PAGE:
Verses 7-9. - § 4. For the smiting of the good Shepherd Israel is punished, passes through much tribulation, by which it is refined, and in the end (though reduced to a mere remnant) is saved. Verse 7. - Awake, O sword. Zechariah proceeds to show the course of the purification of the people. The mention of the false prophet and the shameful wounds in his flesh leads him to the contrast of the true Prophet and the effects of his "piercing." The abruptness of the commencement of the verse is dramatic, and gives no sufficient cause for supposing that this paragraph ought to be transferred (as Ewald and others desire) to the end of ch. 11. (For a similar apostrophe, comp. Jeremiah 47:6.) It is introduced here to show that all that happened to the Shepherd was done after the determinate counsel and foreknowledge of God; and as if the sword could never have dared to act thus except it were permitted by the Divine will. The "sword" represents any kind of instrument that inflicts death (comp. Exodus 5:21; 2 Samuel 12:9; Isaiah 27:1). My Shepherd. The Shepherd of Jehovah, who is speaking. He is the good Shepherd, the Representative of Jehovah, mentioned in Zechariah 11:4, etc., the Messiah, who is identified with Jehovah in Zechariah 12:10. The Septuagint has, τοὺς ποιμένας μου, "my shepherds" (Vatican), as if no particular person was indicated, but rather all the leaders of the people of God; but the next clause seems to render the reference definite. The man that is my fellow. The word rendered "man" means rather "mighty man;" that rendered "fellow" occurs often in Leviticus, but nowhere else (Leviticus 5:21; 6:2; 19:11, 15, 17, etc.), and is usually translated "neighbour;" it implies one united to another by the possession of common nature, rights, and privileges. God could speak only of One thus associated with himself, that is, of him who could say, "I and my Father are One" (John 10:30). The term is variously translated by the versions. Septuagint, Ανδρα = πολίτην μου: Aquila, Ανδρα σύμφυλον μου: Vulgate, Virum cohaerentem mihi. That the Shepherd is Messiah is proved by Christ's application of the following clause to himself (Matthew 26:31). Smite the Shepherd, and the sheep shall be scattered. When Christ was apprehended, all the disciples forsook him and fled (Matthew 26:56); and what they did was done by others. Even the faithful few were scandalized at the cross The command, "Smite the Shepherd," like the apostrophe, "Awake, O sword," shows that it was God's purpose that was being there executed (see John 19:11; Acts 2:23). It is also thus intimated that the dispersion of the Jews, and their denationalizing, were results of this rejection and smiting of the Shepherd. This dispersion is farther explained in vers. 8, 9, where it is shown that to some it will be ruin, to others salvation. I will turn mine hand. "To turn," or "bring back the hand over," is used in a good and a bad sense (comp. Isaiah 1:25; Amos 1:8). There is a promise of comfort in the use of the phrase here. God's hand shall cover and protect some, while he punishes the others. Those thus protected are called the little ones, the humble and meek. This recalls Christ's words to his disciples, "Fear not, little flock; for it is your Father's good pleasure to give you the kingdom" (Luke 12:32). Zechariah 13:7Zechariah 13:7. "Arise, O sword, over my shepherd, and over the man who is my neighbour, is the saying of Jehovah of hosts: smite the shepherd, that the sheep may be scattered; and I will bring back my hand over the little ones. Zechariah 13:8. And it will come to pass in all the land, is the saying of Jehovah; two parts therein shall be cut off, shall die, and the third remains therein. Zechariah 13:9. And the third will I bring into the fire, and melt them as silver is melted, and will refine them as gold is refined: it will call upon my name, and I will answer it; I say, It is my people; and it will say, Jehovah my God." The summons addressed to the sword, to awake and smite, is a poetical turn to express the thought that the smiting takes place with or according to the will of God. For similar personification of the sword, see Jeremiah 47:6. רעי is the shepherd of Jehovah, since the summons comes from Jehovah. In what sense the person to be smitten is called the shepherd of Jehovah, we may see from the clause על־גּבר עמיתי. The word עמית, which only occurs in the Pentateuch and in Zechariah, who has taken it thence, is only used as a synonym of אח (cf. Leviticus 25:15) in the concrete sense of the nearest one. And this is the meaning which it has in the passage before us, where the construct state expresses the relation of apposition, as for example in אישׁ חסידך (Deuteronomy 33:8; cf. Ewald, 287, e), the man who is my nearest one. The shepherd of Jehovah, whom Jehovah describes as a man who is His next one (neighbour), cannot of course be a bad shepherd, who is displeasing to Jehovah, and destroys the flock, or the foolish shepherd mentioned in Zechariah 11:15-17, as Grotius, Umbr., Ebrard, Ewald, Hitzig, and others suppose; for the expression "man who is my nearest one" implies much more than unity or community of vocation, or that he had to feed the flock like Jehovah. No owner of a flock or lord of a flock would call a hired or purchased shepherd his ‛âmı̄th. And so God would not apply this epithet to any godly or ungodly man whom He might have appointed shepherd over a nation. The idea of nearest one (or fellow) involves not only similarity in vocation, but community of physical or spiritual descent, according to which he whom God calls His neighbour cannot be a mere man, but can only be one who participates in the divine nature, or is essentially divine. The shepherd of Jehovah, whom the sword is to smite, is therefore no other than the Messiah, who is also identified with Jehovah in Zechariah 12:10; or the good shepherd, who says of Himself, "I and my Father are one" (John 10:30). The masculine form הך in the summons addressed to the sword, although חרב itself is feminine, may be accounted for from the personification of the sword; compare Genesis 4:7, where sin (חטּאת, fem.) is personified as a wild beast, and construed as a masculine. The sword is merely introduced as a weapon used for killing, without there being any intention of defining the mode of death more precisely. The smiting of the shepherd is also mentioned here simply for the purpose of depicting the consequences that would follow with regard to the flock. The thought is therefore merely this: Jehovah will scatter Israel or His nation by smiting the shepherd; that is to say, He will give it up to the misery and destruction to which a flock without a shepherd is exposed. We cannot infer from this that the shepherd himself is to blame; nor does the circumstance that the smiting of the shepherd is represented as the execution of a divine command, necessarily imply that the death of the shepherd proceeds directly from God. According to the biblical view, God also works, and does that which is done by man in accordance with His counsel and will, and even that which is effected through the sin of men. Thus in Isaiah 53:10 the mortal sufferings of the Messiah are described as inflicted upon Him by God, although He had given up His soul to death to bear the sin of the people. In the prophecy before us, the slaying of the shepherd is only referred to so far as it brings a grievous calamity upon Israel; and the fact is passed over, that Israel has brought this calamity upon itself by its ingratitude towards the shepherd (cf. Zechariah 11:8, Zechariah 11:12). The flock, which will be dispersed in consequence of the slaying of the shepherd, is the covenant nation, i.e., neither the human race nor the Christian church as such, but the flock which the shepherd in Zechariah 11:4. had to feed. At the same time, Jehovah will not entirely withdraw His hand from the scattered flock, but "bring it back over the small ones." The phrase השׁיב יד על, to bring back the hand over a person (see at 2 Samuel 8:3), i.e., make him the object of his active care once more, is used to express the employment of the hand upon a person either for judgment or salvation. It occurs in the latter sense in Isaiah 1:25 in relation to the grace which the Lord will manifest towards Jerusalem, by purifying it from its dross; and it is used here in the same sense, as Zechariah 13:8, Zechariah 13:9 clearly show, according to which the dispersion to be inflicted upon Israel will only be the cause of ruin to the greater portion of the nation, whereas it will bring salvation to the remnant.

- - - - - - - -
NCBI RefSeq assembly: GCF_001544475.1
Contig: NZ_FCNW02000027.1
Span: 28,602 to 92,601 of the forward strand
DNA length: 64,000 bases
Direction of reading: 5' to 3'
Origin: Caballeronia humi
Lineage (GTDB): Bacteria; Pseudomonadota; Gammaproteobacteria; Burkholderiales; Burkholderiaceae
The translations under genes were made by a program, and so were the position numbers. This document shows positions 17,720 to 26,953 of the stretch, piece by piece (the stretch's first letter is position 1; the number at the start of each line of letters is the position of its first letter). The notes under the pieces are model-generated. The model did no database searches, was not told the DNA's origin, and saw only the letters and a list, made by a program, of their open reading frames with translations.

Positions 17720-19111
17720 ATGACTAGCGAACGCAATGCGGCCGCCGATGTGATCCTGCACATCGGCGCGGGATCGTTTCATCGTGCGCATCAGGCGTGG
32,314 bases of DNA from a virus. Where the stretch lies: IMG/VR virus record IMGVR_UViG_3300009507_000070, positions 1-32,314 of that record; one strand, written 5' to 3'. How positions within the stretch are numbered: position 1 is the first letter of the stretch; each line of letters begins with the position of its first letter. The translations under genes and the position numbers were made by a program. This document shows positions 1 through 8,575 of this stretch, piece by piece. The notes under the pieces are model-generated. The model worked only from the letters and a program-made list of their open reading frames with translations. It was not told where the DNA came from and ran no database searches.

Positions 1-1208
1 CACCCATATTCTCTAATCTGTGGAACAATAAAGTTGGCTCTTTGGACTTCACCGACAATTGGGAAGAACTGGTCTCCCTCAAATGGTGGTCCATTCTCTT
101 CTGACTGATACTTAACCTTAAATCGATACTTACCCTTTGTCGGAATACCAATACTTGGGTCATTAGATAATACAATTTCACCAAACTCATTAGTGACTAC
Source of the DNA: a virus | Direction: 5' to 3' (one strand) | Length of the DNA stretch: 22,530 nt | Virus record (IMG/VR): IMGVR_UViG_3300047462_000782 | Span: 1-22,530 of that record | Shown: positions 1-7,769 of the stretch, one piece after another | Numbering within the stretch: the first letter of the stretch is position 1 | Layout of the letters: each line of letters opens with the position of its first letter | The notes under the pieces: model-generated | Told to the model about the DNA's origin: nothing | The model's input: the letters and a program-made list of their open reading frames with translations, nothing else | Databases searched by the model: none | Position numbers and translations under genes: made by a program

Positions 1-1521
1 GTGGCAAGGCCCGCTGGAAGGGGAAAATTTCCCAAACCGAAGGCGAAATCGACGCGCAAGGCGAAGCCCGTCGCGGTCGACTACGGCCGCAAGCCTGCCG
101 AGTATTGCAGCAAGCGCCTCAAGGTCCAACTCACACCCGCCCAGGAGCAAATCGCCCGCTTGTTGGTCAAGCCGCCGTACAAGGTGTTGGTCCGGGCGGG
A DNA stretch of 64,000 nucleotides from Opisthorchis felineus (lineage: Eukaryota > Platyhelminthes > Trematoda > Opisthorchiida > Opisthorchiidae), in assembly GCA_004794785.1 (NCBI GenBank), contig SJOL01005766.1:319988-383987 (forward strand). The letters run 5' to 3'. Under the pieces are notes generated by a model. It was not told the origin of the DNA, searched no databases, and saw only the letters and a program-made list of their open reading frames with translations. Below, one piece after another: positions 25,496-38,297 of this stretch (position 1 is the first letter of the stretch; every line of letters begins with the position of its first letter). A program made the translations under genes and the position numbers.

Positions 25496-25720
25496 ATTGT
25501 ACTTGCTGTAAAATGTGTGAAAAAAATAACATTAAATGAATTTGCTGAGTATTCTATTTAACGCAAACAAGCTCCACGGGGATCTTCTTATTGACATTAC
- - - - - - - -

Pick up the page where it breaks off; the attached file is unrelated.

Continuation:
Zechariah 13:8 and Zechariah 13:9 add the real explanation of the bringing back of the hand over the small ones. צערים (lit., a participle of צער, which only occurs here) is synonymous with צעיר or צעור (Jeremiah 14:3; Jeremiah 48:4, chethib), the small ones in a figurative sense, the miserable ones, those who are called עניּי הצּאן in Zechariah 11:7. It naturally follows from this, that the צערים are not identical with the whole flock, but simply form a small portion of it, viz., "the poor and righteous in the nation, who suffer injustice" (Hitzig). "The assertion that the flock is to be scattered, but that God will bring back His hand to the small ones, evidently implies that the small ones are included as one portion of the entire flock, for which God will prepare a different fate from that of the larger whole which is about to be dispersed" (Kliefoth).

On the fulfilment of this verse, we read in Matthew 26:31-32, and Mark 14:27, that the bringing back of the hand of the Lord over the small ones was realized first of all in the case of the apostles. After the institution of the Lord's Supper, Christ told His disciples that that same night they would all be offended because of Him; for it was written, "I will smite the shepherd, and the sheep of the flock shall be scattered abroad. But after I am risen again, I will go before you into Galilee." The quotation is made freely from the original text, the address to the sword being resolved into its actual meaning, "I will smite." The offending of the disciples took place when Jesus was taken prisoner, and they all fled. This flight was a prelude to the dispersion of the flock at the death of the shepherd. But the Lord soon brought back His hand over the disciples. The promise, "But after my resurrection I will go before you into Galilee," is a practical exposition of the bringing back of the hand over the small ones, which shows that the expression is to be understood here in a good sense, and that it began to be fulfilled in the whole of the nation of Israel, to which we shall afterwards return. This more general sense of the words is placed beyond the reach of doubt by Zechariah 13:8 and Zechariah 13:9; for Zechariah 13:8 depicts the misery which the dispersion of the flock brings upon Israel, and Zechariah 13:9 shows how the bringing back of the hand upon the small ones will be realized in the remnant of the nation. The dispersion of the flock will deliver two-thirds of the nation in the whole land to death, so that only one-third will remain alive. כּל־הארץ is not the whole earth, but the whole of the holy land, as in Zechariah 14:9-10; and הארץ, in Zechariah 12:12, the land in which the flock, fed by the shepherds of the Lord, i.e., the nation of Israel, dwells. פּי־שׁנים is taken from Deuteronomy 21:17, as in 2 Kings 2:9; it is used there for the double portion inherited by the first-born. That it is used here to signify two-thirds, is evident from the remaining השּׁלישׁית. "The whole of the Jewish nation," says Hengstenberg, "is introduced here, as an inheritance left by the shepherd who has been put to death, which inheritance is divided into three parts, death claiming the privileges of the first-born, and so receiving two portions, and life one, - a division similar to that which David made in the case of the Moabites (2 Samuel 8:2)." יגועוּ is added to יכּרתוּ, to define יכּרת more precisely, as signifying not merely a cutting off from the land by transportation (cf. Zechariah 14:2), but a cutting off from life (Koehler). גּוע, exspirare, is applied both to natural and violent death (for the latter meaning, compare Genesis 7:21; Joshua 22:20). The remaining third is also to be refined through severe afflictions, to purify it from everything of a sinful nature, and make it into a truly holy nation of God. For the figure of melting and refining, compare Isaiah 1:25; Isaiah 48:10; Jeremiah 9:6; Malachi 3:3; Psalm 66:10. For the expression in Zechariah 13:9, compare Isaiah 65:24; and for the thought of the whole verse, Zechariah 8:8, Hosea 2:23, Jeremiah 24:7; Jeremiah 30:22. The cutting off of the two-thirds of Israel commenced in the Jewish war under Vespasian and Titus, and in the war for the suppression of the rebellion led by the pseudo-Messiah Bar Cochba. It is not to be restricted to these events, however, but was continued in the persecutions of the Jews with fire and sword in the following centuries. The refinement of the remaining third cannot be taken as referring to the sufferings of the Jewish nation during the whole period of its present dispersion, as C. B. Michaelis supposes, nor generally to the tribulations which are necessary in order to enter into the kingdom of God, to the seven conflicts which the true Israel existing in the Christian church has to sustain, first with the two-thirds, and then and more especially with the heathen (Zechariah 12:1-9, Zechariah 12:14). For whilst Hengstenberg very properly objects to the view of Michaelis, on the ground that in that case the unbelieving portion of Judaism would be regarded as the legitimate and sole continuation of Israel; it may also be argued, in opposition to the exclusive reference in the third to the Christian church, that it is irreconcilable with the perpetuation of the Jews, and the unanimous entrance of all Israel into the kingdom of Christ, as taught by the Apostle Paul. Both views contain elements of truth, which must be combined, as we shall presently show.